Cisco IOS command set quick reference

When I was studying for my CCNA afew years back, I needed some reference. There are plenty of books to read, and I decide to make some notes myself, and store them online where I could easily find them.

Below, are a list of the more common things you need to remember. If you want actual full blown explananations, then it isn’t for you. They are more meant for revision – the common buzz word is ‘cram’ 😉

Cisco IOS commands

IOS Commands:
Privileged Mode
Setting Passwords
the Router

Routing Protocols:
Access Lists
WAN Configurations

Static and Dynamic

and Link-State Routing

Interior and
Exterior Routing Protocols

with Routing Protocols

Encapsulation Types
WAN Service

WAN Devices
Classful and
Classless Protocols

Distances for IP Routes


Access Lists

Accessing Router
with Terminal Emulation
Router Startup

Miscellaneous Notes



Privileged Mode
enable - get to privileged mode
disable - get to user mode
enable password - sets privileged mode password
enable secret - sets encrypted privileged mode password

Setting Passwords

enable secret - s
et encrypted password for privileged
enable password
set password for privileged
access (used when there is no enable secret and when using older software)
Set password for console access:
(config)#line console 0

Set password for virtual terminal (telnet) access
(password must be set to
access router through telnet):
(config)#line vty 0 4

Set password for auxiliary (modem) access:
aux 0

Configuring the Router

sh running-config -
details the running configuration file (RAM)
sh startup-config -

displays the configuration stored in NVRAM

- Will start the the automatic setup; the same as when you first boot the router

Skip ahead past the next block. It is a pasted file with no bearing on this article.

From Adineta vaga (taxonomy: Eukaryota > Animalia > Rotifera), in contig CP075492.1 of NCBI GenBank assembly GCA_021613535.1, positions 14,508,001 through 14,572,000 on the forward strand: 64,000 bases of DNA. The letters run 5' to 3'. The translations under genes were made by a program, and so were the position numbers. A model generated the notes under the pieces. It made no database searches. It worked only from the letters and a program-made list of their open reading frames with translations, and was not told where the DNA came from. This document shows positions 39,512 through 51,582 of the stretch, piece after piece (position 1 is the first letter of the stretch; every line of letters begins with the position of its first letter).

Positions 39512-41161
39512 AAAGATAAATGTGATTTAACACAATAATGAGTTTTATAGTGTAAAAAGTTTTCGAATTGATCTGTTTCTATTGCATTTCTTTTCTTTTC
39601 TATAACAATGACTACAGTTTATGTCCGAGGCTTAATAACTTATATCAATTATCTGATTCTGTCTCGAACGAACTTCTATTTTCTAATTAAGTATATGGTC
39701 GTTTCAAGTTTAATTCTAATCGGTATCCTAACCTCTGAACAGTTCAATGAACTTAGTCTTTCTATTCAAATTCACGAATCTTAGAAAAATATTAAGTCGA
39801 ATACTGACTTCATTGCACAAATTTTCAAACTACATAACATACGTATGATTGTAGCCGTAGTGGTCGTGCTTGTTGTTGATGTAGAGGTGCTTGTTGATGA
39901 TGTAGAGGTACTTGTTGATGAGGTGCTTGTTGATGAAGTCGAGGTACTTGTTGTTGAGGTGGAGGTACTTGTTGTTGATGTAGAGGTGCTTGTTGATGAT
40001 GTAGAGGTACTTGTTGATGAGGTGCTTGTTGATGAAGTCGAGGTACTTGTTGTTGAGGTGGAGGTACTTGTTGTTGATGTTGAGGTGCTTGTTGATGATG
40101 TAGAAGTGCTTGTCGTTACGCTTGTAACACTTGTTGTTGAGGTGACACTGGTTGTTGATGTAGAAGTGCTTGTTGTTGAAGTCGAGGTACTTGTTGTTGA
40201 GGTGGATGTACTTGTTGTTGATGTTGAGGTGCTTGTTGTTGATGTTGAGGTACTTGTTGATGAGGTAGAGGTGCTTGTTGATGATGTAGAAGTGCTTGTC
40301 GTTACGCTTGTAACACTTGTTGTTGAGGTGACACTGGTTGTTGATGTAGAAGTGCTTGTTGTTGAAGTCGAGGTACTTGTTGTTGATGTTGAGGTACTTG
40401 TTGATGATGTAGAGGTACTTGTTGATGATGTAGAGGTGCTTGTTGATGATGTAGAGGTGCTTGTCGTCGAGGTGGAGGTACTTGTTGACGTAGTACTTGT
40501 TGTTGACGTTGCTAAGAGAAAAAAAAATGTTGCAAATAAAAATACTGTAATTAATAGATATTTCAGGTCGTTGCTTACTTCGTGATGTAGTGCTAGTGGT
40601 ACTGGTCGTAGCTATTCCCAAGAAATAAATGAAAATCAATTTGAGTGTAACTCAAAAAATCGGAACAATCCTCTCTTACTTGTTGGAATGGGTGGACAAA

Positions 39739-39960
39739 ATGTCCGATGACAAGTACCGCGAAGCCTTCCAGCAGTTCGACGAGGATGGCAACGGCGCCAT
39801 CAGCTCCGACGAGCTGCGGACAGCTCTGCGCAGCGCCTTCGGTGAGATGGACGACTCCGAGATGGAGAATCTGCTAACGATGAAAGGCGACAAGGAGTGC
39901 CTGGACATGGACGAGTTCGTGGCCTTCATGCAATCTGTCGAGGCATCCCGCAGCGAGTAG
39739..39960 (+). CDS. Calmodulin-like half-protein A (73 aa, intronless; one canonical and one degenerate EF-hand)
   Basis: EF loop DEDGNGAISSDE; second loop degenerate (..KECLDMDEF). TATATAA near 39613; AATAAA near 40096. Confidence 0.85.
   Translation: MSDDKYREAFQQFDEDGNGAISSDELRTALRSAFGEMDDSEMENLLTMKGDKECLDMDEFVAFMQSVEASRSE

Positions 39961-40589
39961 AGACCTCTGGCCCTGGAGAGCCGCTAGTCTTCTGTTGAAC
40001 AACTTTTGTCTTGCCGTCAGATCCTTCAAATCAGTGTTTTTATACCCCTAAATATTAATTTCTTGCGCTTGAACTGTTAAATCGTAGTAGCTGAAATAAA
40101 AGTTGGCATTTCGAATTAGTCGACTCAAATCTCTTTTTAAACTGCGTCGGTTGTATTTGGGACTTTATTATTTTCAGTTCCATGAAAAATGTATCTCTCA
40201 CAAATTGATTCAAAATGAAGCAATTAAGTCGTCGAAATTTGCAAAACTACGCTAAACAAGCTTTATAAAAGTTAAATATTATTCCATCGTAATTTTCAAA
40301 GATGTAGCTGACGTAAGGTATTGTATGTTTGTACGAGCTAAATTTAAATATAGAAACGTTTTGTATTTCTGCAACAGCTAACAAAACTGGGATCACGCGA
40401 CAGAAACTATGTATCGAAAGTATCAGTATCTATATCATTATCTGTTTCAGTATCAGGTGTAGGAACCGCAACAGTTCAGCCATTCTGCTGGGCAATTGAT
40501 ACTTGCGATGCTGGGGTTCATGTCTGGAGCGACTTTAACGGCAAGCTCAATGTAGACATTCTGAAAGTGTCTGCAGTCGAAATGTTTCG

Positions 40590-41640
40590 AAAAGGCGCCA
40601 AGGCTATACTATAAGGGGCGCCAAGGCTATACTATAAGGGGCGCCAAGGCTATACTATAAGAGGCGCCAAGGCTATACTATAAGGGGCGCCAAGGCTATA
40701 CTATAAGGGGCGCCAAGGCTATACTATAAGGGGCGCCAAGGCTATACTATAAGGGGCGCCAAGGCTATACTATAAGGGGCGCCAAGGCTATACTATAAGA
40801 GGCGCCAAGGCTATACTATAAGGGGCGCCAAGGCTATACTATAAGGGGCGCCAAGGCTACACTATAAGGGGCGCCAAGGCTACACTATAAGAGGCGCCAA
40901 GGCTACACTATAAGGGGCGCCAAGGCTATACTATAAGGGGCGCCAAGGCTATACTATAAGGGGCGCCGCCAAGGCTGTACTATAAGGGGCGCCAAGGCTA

config t - use to execute configuration
commands from the terminal
config mem - executes configuration commands
stored in NVRAM; copies startup-config to running-config
config net - used to retrieve configuration
info from a TFTP server

copy running-config startup-config

- copies saved config in NVRAM to running config (RAM) or "write memory" for IOS under ver.11

copy startup-config running-config
- copies current running config (RAM) to non-volatile (NVRAM)

boot system flash
- tells router which IOS file in flash to boot from

boot system tftp
- tells router which IOS file on the tftp server to boot from
boot system rom - tell router to boot from ROM at next boot

copy flash tftp -
Copies flash to tftp server

copy tftp flash
- Restores flash from tftp server

copy run tftp
- Copies the current running-config to tftp server

copy tftp run
- Restores the running-config from tftp server

General Commands
no shutdown
(enables the interface)

- restarts the router
sh ver
- Cisco IOS version, uptime of router, how the router started, where system was loaded from, the interfaces the POST found, and the configuration register
sh clock - shows date and time on router

sh history
- shows the history of your commands
sh debug - shows all debugging that is currently enabled
no debug all - turns off all debugging

sh users
shows users connected to router

sh protocols
- shows which protocols are configured

banner motd # Your_message #
- Set/change banner
hostname - use to configure the hostname of the router
clear counters
- clear interface counters

& Statistics
sh processes - shows
active processes running on router

sh process cpu
- shows cpu statistics

sh mem
- shows memory statistics

sh flash
- describes the flash memory and displays the size of files and the amount of free flash memory

sh buffers
- displays statistics for router buffer pools; shows the size of the Small, Middle, Big,
Very Big, Large and Huge Buffers

sh stacks
- shows reason for last reboot, monitors the stack use of processes and interrupts

CDP Commands
(Cisco Discovery Protocol uses layer 2 multicast over a SNAP-capable link to send data):
sh cdp neighbor - shows directly connected neighbors
sh cdp int - shows which interfaces are running
sh cdp int eth 0/0 - show CDP info for specific interface
sh cdp entry - shows
CDP neighbor detail
cdp timer 120 - change how often CDP info is sent (default cdp timer is
cp holdtime 240 - how long to wait before removing a CDP neighbor
(default CDP holdtime is 180)
sh cdp run - shows if CDP turned on
no cdp run - turns off CDP for entire router (global config)
no cdp enable - turns off CDP on specific interface


sh controller t1
- shows status of T1 lines
sh controller serial 1 - use to determine if DCE or DTE device
(config-if)#clock rate 6400
- set clock on DCE (bits per second)
(config-if)#bandwidth 64
- set bandwidth (kilobits)

IP Commands
Configure IP on an interface:
int serial 0
ip address